Then, resuming her seat on the railing, she looked eagerly toward Miss Pritchard. The face of the latter was a study. With every line, every word, indeed, of the simple song, the actress in the girl had come out strongly. Admiration of the grace and skill and charm of it all, and wonder at the extraordinary sweetness of the girl's voice, mingled with regret at the significance of it.

"Do you know what you look like, Cousin Julia?" Elsie asked.

"No, my saucy Marley, I do not."

"Like 'Heaven only knows'"—the girl heaved a tremendous sigh—"'whatever will become of the naughty Brier-Rose.'"

"My dear, if you exhibit that sort of keenness," said Miss Pritchard, laughing, "I'll make a newspaper reporter of you, willy-nilly. Then you'll be sorry for poking fun at your elderly relative."

"It's only that I'm so used to discouragement from my elders and betters that I'm familiar with the signs," returned Elsie. "Like as not, if any one were to say, 'Hooray! Bully for you! Go in and win!' I shouldn't understand. I should think they were kidding me."

"Poor child!" laughed Miss Pritchard, but she was really secretly touched.

At this moment an artist Miss Pritchard had known for years, who always spent his summers at this hotel, appeared before them. A man between fifty and sixty, it was said of him that he had never succeeded; younger, struggling artists said it was because of his handicap of a fortune.

"Oh, Miss Marley, I wish I could persuade you to sing that again," he said. "I caught a bit and a glimpse at a distance—just enough to tantalize me."

Elsie, who admired Mr. Graham immensely, was seized with sudden diffidence. He was a connoisseur in all matters of art. Suppose he should say right before Miss Pritchard, that she was only a silly tomboy, or whatever such a gentleman would say to express that idea? She glanced irresolutely at Miss Pritchard.

"Go ahead, dear," said Miss Pritchard cheerfully, and turning to her friend: "My little cousin thought I was scolding her, Mr. Graham. The truth is, I'm the one who should be scolded. I chose the work I cared for at about Elsie's age and went in for it; and yet when she chooses hers, which happens to be the stage, I act the hen-with-the-duckling."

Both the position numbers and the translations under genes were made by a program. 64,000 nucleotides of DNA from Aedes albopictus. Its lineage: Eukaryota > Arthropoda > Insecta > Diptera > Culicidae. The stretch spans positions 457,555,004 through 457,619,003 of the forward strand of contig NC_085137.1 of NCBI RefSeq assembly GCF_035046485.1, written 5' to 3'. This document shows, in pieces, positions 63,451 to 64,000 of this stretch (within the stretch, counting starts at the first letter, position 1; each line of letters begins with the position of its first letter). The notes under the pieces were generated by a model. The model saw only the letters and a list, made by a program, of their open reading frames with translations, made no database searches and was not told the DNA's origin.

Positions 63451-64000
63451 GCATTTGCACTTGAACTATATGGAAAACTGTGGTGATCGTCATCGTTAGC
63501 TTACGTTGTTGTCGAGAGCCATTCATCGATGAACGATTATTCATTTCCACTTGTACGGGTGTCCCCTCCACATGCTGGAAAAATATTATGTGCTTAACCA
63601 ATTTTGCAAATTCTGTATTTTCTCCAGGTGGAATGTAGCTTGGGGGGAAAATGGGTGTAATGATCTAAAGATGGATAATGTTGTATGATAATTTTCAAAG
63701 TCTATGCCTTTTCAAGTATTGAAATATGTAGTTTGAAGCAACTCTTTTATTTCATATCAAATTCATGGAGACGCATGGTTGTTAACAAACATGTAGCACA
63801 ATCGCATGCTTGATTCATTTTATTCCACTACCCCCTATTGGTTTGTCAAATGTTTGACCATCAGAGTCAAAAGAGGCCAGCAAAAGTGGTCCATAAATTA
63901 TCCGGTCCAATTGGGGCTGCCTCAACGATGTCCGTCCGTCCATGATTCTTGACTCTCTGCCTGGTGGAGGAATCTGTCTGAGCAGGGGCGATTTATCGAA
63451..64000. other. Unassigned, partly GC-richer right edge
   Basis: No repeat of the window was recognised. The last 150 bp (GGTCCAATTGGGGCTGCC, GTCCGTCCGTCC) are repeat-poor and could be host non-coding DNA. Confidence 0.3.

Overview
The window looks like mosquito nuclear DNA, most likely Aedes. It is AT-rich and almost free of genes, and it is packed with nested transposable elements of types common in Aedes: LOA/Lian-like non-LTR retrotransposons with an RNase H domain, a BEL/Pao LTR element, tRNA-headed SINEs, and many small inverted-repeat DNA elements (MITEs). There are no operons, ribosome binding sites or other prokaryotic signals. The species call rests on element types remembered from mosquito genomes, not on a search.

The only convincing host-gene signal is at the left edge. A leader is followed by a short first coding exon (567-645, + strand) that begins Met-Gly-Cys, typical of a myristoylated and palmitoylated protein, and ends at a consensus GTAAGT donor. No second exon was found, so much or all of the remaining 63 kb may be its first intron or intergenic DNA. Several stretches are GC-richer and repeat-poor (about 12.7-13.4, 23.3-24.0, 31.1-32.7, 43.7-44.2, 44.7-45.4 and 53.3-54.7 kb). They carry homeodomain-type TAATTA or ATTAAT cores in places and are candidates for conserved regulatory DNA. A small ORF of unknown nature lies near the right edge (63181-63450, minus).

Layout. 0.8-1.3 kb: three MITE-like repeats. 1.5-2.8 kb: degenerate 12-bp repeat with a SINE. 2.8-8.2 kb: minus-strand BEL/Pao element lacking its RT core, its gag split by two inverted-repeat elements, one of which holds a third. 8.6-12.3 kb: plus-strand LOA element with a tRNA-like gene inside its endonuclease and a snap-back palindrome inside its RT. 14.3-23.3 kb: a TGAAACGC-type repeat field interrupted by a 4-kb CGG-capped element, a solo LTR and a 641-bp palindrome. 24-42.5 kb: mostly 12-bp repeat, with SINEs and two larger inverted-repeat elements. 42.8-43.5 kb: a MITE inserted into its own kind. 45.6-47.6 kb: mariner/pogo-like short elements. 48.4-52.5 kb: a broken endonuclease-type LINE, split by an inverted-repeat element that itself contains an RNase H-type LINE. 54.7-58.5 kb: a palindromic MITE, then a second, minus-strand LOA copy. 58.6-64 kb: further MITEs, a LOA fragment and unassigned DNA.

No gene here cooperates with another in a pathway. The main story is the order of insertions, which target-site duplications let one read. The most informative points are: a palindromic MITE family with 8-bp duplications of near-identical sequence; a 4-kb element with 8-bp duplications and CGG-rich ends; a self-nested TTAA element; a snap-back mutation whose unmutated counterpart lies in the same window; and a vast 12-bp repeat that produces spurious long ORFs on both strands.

"Oh, Cousin Julia, you're the only one that has ever let me even speak of it!" cried Elsie. Tears suddenly filled her eyes, and smiling through them, she stepped back and began the song. And this time she put in all the frills, as she expressed it. She danced and acted and sang, and, as always, she was quite irresistible. The artist was charmed.

"It's good enough for the vaudeville stage just as it is," he declared. "There's only one fault."

"Oh, what is that?" the girl cried eagerly, with the artist's desire for criticism, even though destructive.

"Your voice is too good—altogether too good. You could do it as well and perhaps better with a voice far inferior to yours in range, sweetness, and tone."

The girl gazed at him reproachfully. She had always had that to contend with. People had always tried to "buy her off," as she expressed it, by proposing that she become a singer instead of an actress. Now, as always, she rebelled at the idea, and again her vision of a public singer came to her—a very stout blonde lady in a very low-cut gown with a very small waist (the picture had not adapted itself to more modern fashions), placing a fat, squat hand on her capacious bosom, and uttering meaningless syllables that rose to shrieks. Anything but that, she said to herself!

Mr. Graham had fallen into a reverie. His hand shaded his brow. He frowned as he endeavored to recollect something.

"Just where did you get hold of that song?" he inquired.

"My mother used to sing it," replied Elsie, and Miss Pritchard wondered. So far as she had known, none of the Pritchards had sung, and it was difficult to fancy Elsie's mother warbling a ditty of that sort. The birth of her child must have altered Augusta greatly.

"It's an old nursery rhyme, I believe," the artist went on, still half in his perplexity. "Isn't it singular about the name—or perhaps you were named for it?"

"I was named after it," responded Elsie demurely.

He smiled, but he was only half attending. He was reaching for something in the depths of his mind which he did not find, and presently he sauntered on with bent head. Miss Pritchard took up the Spectator, and Elsie produced the "First Violin," and presently was lost in that.


The next day as the artist met Elsie on the beach on her way to the bath-house, his face lighted up.

"Oh, Miss Marley, it all came back to me, after twenty years," he exclaimed. "Something about you has haunted my memory ever since I first saw you last week, and the song yesterday made it more definite and more perplexing. I woke in the night and it all came back. I heard that very same song on the train going South as a young man—comparatively young, though you wouldn't call it so. Do you want to sit down a moment and let me tell you?